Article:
High schoolers design accessible products through empathic engineering
Pilot program the first step in UWinnipeg-University of Cambridge partnership
A new partnership between The University of Winnipeg and the University of Cambridge is letting high school students step into the shoes of the elderly to help them design a more accessible world.
Last month, students in Grades 9-12 at Sisler High School became the first students in Canada to take part in Designing our Tomorrow (DOT), a program developed by researchers at the University of Cambridge that challenges young people to design solutions to societal issues such as accessibility or health care. Students go through a process called “empathic engineering,” which involves understanding an issue through first-hand experience and then applying STEAM (science, technology, engineering, arts, and mathematics) methods to solve it.
“We don’t realize the creative and divergent thinking in a teenager’s mind,” said Ken Reimer, project lead and professor in UWinnipeg’s Faculty of Education. “It’s great to teach students how to do something, but to teach them the skills to let them make something better is far more impactful both on the student and society.”
Reimer, a former vice-principal at Sisler, first learned about the program while giving a presentation last December in Cambridge. Believing the concept could work in Canada, he teamed up with Sisler’s faculty, including Jamie Leduc, head of the school’s Interactive Digital Media (IDM) program.
“The reason why Sisler IDM students are involved in this workshop is the fact that they have been practicing STEAM education for the last three to four years,” said Leduc. “STEM is a fantastic way of redesigning products, but adding the art into it takes their learning to the next level.”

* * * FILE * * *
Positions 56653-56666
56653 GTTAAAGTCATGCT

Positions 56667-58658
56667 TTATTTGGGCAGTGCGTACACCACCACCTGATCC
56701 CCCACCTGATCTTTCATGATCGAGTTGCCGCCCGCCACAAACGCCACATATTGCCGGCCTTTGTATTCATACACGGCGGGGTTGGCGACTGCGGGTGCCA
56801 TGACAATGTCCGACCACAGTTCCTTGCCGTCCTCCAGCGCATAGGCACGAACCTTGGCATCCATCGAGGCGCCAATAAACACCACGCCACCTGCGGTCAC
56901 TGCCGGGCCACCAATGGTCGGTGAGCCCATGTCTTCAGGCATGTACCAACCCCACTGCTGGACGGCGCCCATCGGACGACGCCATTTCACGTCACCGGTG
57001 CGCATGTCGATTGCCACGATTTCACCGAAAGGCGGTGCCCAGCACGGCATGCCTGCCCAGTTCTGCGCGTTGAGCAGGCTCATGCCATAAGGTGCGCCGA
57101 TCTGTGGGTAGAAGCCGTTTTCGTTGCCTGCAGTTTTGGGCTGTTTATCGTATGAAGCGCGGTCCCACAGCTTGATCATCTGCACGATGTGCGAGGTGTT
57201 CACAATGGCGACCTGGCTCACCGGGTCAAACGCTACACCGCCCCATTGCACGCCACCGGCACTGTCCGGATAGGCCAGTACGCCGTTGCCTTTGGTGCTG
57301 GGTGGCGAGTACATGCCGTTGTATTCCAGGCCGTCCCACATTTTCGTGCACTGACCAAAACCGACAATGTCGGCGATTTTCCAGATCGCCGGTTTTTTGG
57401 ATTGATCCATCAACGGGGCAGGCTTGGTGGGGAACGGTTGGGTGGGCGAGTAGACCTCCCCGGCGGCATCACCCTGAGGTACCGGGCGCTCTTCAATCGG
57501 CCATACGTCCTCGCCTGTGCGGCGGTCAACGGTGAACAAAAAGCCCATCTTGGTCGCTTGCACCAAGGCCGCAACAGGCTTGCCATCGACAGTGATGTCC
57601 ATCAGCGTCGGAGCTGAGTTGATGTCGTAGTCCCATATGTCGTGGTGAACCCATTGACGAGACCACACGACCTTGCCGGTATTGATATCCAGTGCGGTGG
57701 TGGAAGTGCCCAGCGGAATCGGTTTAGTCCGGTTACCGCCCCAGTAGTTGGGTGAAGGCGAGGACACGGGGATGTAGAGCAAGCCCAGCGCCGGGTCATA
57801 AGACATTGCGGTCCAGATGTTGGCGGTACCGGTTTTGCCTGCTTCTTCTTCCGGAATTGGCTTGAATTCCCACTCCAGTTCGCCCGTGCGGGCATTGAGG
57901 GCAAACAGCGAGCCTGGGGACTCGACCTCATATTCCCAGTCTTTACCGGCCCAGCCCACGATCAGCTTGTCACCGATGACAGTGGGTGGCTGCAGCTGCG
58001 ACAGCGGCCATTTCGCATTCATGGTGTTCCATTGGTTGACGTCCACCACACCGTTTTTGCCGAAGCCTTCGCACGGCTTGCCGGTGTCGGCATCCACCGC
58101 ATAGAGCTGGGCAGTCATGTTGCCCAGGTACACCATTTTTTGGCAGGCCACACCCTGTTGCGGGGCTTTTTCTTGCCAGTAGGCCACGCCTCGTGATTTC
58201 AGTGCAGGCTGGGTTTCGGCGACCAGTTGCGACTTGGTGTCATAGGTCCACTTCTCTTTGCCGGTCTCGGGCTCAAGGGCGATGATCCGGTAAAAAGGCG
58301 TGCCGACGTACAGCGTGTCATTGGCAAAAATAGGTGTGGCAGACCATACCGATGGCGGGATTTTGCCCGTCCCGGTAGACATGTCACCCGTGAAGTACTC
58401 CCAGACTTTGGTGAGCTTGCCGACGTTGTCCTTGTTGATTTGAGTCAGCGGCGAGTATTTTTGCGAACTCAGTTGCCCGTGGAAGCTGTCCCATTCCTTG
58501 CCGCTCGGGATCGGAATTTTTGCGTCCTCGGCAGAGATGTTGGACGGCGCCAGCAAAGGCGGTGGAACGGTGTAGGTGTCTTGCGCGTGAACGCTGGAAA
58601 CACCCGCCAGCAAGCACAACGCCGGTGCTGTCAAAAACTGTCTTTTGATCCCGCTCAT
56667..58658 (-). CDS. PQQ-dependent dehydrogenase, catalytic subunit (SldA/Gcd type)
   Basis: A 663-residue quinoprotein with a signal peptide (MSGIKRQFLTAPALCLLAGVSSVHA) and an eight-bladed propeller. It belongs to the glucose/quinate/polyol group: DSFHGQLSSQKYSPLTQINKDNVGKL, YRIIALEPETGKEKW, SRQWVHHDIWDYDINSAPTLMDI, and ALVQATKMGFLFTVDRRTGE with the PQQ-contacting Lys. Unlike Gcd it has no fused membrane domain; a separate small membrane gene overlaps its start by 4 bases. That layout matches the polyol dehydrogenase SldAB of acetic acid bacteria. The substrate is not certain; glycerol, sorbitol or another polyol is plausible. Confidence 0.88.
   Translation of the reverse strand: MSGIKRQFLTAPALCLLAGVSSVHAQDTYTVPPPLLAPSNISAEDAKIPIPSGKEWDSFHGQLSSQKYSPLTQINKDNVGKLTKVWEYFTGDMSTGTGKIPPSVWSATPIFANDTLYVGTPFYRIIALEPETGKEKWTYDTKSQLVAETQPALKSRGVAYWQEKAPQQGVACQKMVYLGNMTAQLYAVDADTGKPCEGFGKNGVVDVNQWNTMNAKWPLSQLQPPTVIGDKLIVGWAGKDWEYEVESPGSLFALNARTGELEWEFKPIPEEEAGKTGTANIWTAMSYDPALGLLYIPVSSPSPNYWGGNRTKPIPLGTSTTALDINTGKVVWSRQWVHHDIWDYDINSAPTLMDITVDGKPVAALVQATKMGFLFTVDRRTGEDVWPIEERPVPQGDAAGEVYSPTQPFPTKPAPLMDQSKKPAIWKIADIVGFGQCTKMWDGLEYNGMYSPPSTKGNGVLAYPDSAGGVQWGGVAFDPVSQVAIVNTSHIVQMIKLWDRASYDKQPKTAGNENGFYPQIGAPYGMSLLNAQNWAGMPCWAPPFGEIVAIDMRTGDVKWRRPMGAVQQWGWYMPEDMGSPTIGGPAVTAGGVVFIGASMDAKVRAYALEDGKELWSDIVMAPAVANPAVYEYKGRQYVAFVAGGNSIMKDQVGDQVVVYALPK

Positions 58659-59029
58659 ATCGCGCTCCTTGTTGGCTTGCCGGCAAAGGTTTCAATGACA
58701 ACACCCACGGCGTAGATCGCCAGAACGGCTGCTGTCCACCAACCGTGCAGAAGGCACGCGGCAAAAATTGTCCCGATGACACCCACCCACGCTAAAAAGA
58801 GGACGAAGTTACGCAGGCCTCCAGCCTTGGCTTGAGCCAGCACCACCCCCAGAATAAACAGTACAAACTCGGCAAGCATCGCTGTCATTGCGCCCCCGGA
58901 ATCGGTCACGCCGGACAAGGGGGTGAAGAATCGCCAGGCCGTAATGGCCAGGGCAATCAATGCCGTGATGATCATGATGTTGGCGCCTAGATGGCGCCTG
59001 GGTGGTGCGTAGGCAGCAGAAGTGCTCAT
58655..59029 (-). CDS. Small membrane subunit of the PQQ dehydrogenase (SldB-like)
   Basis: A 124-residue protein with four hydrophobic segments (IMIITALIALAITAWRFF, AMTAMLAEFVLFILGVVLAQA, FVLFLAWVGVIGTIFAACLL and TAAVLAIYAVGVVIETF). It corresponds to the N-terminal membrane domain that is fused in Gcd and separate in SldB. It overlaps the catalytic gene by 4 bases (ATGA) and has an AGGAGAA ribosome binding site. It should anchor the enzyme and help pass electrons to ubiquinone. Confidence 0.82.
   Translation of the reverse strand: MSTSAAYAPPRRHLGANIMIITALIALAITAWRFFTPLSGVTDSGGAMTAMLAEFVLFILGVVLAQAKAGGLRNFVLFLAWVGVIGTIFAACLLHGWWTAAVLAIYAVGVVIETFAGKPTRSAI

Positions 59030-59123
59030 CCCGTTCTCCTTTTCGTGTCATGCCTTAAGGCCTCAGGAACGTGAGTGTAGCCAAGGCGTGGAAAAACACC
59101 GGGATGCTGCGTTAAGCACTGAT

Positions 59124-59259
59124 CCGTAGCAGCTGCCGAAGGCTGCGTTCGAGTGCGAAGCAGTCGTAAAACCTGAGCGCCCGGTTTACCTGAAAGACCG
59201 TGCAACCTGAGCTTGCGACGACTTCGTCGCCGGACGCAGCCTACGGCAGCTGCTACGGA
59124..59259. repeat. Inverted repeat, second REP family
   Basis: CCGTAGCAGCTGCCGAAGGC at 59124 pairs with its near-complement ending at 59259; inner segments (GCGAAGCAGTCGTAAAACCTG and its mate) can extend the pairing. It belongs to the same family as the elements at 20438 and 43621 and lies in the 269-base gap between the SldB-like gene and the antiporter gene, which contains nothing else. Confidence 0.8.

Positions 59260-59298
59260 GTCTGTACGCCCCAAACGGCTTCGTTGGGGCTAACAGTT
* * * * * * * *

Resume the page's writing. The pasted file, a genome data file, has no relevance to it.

For their workshop, Sisler students wore special glasses and gloves designed by the DOT team to simulate the effects of glaucoma and arthritis. After attempting to perform tasks such as reading a medicine bottle or refilling salt and pepper shakers, students were then tasked with designing and prototyping more accessible versions of the products.
“When a student hands in an assignment, that work is usually only seen by one teacher. Students want an audience larger than one teacher — they want an audience to show the world,” said Reimer.
Sisler students now have an audience as far away as the U.K. Melanie Smith, operations manager with the DOT team at the University of Cambridge, said her team was impressed by the students’ ingenuity.
“The entrepreneurial and visionary attitudes from all involved showed that anything is possible and that resonance can be found in the most unexpected places,” said Smith.
It’s also the start of more collaboration between the two universities, which formally reached an agreement last month to form DOT Canada. The partnership could also see education programming like UWinnipeg’s popular Lost Prizes series brought over to England.
“The University of Winnipeg has opened our eyes to notable pioneers in the fields of inclusive, gifted, and disadvantaged education whose impact is central to their society,” said Smith. “This remarkable synergy, with the core principles of Designing our Tomorrow, is a huge driver for us to continue our work together in transforming education to allow students to be effective and creative problem solvers.”
Reimer is also reaching out to more school divisions, as well as the medical sector, to explore more applications for the program. He’s already brought on board the Mayo Clinic in the U.S., which worked with the team throughout the pilot.
“During my time working on the DOT project with The University of Winnipeg, Sisler, and Cambridge I have witnessed truly exceptional progress in advancing how we work with students in an educational format while solving complex problems impacting our society each and every day,” said Eric Pool, senior project manager at the Mayo Clinic. “I believe this project is paving the way in educational reform and I am proud to be a part of it.”
Learn more about Designing our Tomorrow at the University of Cambridge.